So much has already been said about the response to the Gulf Coast disaster that I doubt there is much important to be added. Even as I wanted instinctively to agree with those who attributed the extent of the disaster and the failed government response to Mr. Bush’s past decisions, I have found that many of these criticisms make little sense. Much of the failure to evacuate New Orleans plainly falls on the local and state governments, which is where the responsibility for such responses ought to belong in the first place. Many constitutionalists and libertarians whom I respect seem so keen on highlighting the admitted incompetence of the federal government apparently without considering the reality that, were our admonitions about government heeded, there would be no federal response, incompetent or otherwise. We might quibble about whether there might be some pragmatic reason to have a coordinated, federal relief agency, but we would all have to admit that we would normally just as soon see FEMA and all its associate agencies disappear from the face of the earth. We would live in a country that was much more free, but there would be attendant risks and dangers. There may well be some considerable commentary to this effect, but I regret to say that it is not very prominent.

Most of the complaining I have seen in the press and online is borne of a mentality that yearns for ever more vigorous and intrusive government, or it unwittingly vindicates that mentality by focusing on government incompetence rather than the fact that the federal government has no role here. We should therefore ridicule and belittle this mentality as the root of servile dependency that it is. Then there was the violence and looting in New Orleans–that is often enough what will happen in cities when authority breaks down. There were good reasons why Jefferson regarded cities as dens of iniquity and degeneracy, and it was not all because of Bolingbroke and agrarian idealism.

By and large we manage to mask or contain the corrosive effects that city life has on people, but urban deracinement, taken to an extreme in our contemporary megalopoleis, has stripped away most of the attachments to place and neighbour that might serve to fill some of the void of a breakdown of coercive external power. Of course, the rest must be made up for by self-restraint and the practice of virtue, two things no one would probably confuse with New Orleans, at least not by reputation. That violent disorder flourishes among servile and undisciplined people is no surprise to anyone familiar with classical political theory, as the tendency to disorder and servility are fundamentally linked.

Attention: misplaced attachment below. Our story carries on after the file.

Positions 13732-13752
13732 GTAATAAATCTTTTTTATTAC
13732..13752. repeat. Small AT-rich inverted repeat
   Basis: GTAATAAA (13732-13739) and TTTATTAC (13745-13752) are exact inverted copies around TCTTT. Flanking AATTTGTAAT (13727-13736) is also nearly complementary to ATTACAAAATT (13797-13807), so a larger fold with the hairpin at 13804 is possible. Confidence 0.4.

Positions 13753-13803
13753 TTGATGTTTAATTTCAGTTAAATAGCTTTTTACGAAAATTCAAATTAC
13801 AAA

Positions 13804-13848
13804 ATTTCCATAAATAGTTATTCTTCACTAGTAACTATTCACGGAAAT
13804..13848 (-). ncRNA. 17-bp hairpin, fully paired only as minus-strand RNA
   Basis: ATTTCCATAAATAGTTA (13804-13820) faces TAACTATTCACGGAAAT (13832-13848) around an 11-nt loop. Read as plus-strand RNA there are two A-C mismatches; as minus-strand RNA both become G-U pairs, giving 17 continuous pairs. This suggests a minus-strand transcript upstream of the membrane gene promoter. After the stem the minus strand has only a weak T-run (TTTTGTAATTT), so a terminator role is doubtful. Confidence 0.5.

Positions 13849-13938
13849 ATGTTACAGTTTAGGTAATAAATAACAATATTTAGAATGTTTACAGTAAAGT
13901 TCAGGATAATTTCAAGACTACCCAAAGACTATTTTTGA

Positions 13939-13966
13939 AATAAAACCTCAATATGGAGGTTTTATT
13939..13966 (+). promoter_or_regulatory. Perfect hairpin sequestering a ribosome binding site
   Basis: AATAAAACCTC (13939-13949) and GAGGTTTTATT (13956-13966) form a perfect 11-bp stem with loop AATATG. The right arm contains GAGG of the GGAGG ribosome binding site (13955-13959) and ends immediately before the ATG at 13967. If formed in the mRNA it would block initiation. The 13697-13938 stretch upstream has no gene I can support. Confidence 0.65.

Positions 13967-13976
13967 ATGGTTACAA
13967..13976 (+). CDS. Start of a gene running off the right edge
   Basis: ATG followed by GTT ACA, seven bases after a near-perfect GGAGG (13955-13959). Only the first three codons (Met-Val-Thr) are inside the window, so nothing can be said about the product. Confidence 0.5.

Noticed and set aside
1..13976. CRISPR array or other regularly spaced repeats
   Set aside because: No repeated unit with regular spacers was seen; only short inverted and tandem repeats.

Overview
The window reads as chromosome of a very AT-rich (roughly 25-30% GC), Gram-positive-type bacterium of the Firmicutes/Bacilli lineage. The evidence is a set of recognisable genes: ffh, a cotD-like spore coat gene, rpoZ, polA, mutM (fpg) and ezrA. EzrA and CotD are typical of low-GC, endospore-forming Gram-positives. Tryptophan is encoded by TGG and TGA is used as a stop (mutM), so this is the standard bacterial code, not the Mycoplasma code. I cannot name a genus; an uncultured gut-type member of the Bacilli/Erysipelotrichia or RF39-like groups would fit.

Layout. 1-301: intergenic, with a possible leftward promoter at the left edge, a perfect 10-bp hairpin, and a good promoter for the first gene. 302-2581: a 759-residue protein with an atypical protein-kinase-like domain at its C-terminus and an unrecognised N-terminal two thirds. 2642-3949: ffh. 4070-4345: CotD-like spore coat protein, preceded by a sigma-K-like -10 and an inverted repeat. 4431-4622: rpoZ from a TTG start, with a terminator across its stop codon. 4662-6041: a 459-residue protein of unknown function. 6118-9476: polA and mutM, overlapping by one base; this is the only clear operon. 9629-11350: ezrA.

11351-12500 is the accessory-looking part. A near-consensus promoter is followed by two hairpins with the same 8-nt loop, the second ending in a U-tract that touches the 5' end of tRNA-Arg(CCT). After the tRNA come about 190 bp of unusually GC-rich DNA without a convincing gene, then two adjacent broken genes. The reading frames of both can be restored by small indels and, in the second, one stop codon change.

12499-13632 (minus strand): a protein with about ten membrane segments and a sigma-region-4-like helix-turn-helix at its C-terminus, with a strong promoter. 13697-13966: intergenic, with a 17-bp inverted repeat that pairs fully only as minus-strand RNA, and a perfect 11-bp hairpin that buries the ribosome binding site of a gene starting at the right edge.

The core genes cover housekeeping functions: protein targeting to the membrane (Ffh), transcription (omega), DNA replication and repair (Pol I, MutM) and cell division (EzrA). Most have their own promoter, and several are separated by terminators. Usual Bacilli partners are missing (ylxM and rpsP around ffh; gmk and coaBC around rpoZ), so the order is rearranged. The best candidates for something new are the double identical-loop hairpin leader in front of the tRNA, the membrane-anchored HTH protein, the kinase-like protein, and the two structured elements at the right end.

The governor of Louisiana evidently did not use the remaining National Guard units she had available with anything like the alacrity or decisiveness that would be routinely expected of a governor in any other Gulf state in hurricane season. A telling criticism of the federal effort has come from the observation that FEMA was far more effective in the tremendous hurricane season of last year and manifestly ineffective as a branch of Homeland Security this year. It was entirely foreseeable that a larger, less accountable super-department would result in greater inefficiencies and incompetence, as larger bureaucracies always will. Something that can be clearly laid at Mr. Bush’s feet is that the preparation for this disaster, like the preparation for the Iraq invasion and its aftermath, was done rather shabbily and carelessly, and this is a recurring theme in the practice of this administration. There is simply no capacity for foresight or imagining the worst–Mr. Bush’s idiotic perennial optimism is a perpetual blinder to many dangers. We can conclude that Mr. Bush routinely favours incompetents, and not only in the foreign policy sphere.